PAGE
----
I suspect that you really want to know if you extend the range of a wireless router by using a repeater or bridge. Repeaters do extend range by relaying traffic from one set of stations to an upstream (root) access point. The problem is that the repeater does double-duty, participating simultaneously in two WLANs (as a station in the root WLAN and as an AP in the repeated WLAN). The repeater must also be positioned with significant...
overlapping coverage so that it gets good signal from the upstream AP.
Wireless bridges do something else entirely. They link separate wired networks (ethernet LANs) together using wireless as the backbone link between them. This does not affect range, with one caveat: point-to-point connections between bridges may actually reach farther by using antennas that focus signal more narrowly in one direction.
Dig deeper on Managing Wireless Networks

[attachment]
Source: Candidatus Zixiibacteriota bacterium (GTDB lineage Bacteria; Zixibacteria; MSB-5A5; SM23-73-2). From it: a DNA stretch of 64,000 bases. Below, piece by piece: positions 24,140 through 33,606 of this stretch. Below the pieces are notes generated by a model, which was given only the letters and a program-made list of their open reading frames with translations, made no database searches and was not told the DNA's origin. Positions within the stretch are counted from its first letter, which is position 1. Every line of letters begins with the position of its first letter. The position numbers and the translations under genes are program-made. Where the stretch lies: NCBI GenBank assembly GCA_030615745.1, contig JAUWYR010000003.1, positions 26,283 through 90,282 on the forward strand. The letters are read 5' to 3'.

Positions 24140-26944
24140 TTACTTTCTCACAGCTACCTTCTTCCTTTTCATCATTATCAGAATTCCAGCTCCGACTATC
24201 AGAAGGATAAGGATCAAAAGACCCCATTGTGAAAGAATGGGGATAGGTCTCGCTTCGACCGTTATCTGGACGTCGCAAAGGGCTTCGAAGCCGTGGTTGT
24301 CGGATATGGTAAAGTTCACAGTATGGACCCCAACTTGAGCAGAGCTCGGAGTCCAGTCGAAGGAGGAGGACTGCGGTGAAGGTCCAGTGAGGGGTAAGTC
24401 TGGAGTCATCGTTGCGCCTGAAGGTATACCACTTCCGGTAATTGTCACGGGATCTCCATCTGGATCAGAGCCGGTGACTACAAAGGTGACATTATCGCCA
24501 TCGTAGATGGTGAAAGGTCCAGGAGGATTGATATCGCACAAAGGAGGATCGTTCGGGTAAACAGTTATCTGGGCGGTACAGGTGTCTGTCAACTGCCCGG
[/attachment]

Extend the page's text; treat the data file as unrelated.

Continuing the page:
Related Q&A from Lisa Phifer, Wireless Expert
Wireless expert, Lisa Phifer addresses a query regarding Wi-Fi replacing Ethernet. Lisa provides analysis, advantages and disadvantages, and future ...continue reading
Are Cisco 1200 access points operated in “thick” or autonomous mode or as a thin AP, a lightweight access point that is controlled by a central ...continue reading
Lisa Phifer explains multiple access point configuration when a device tries to differentiate transmitted signals from each point and explains ...continue reading
Have a question for an expert?
Please add a title for your question
Get answers from a TechTarget expert on whatever's puzzling you.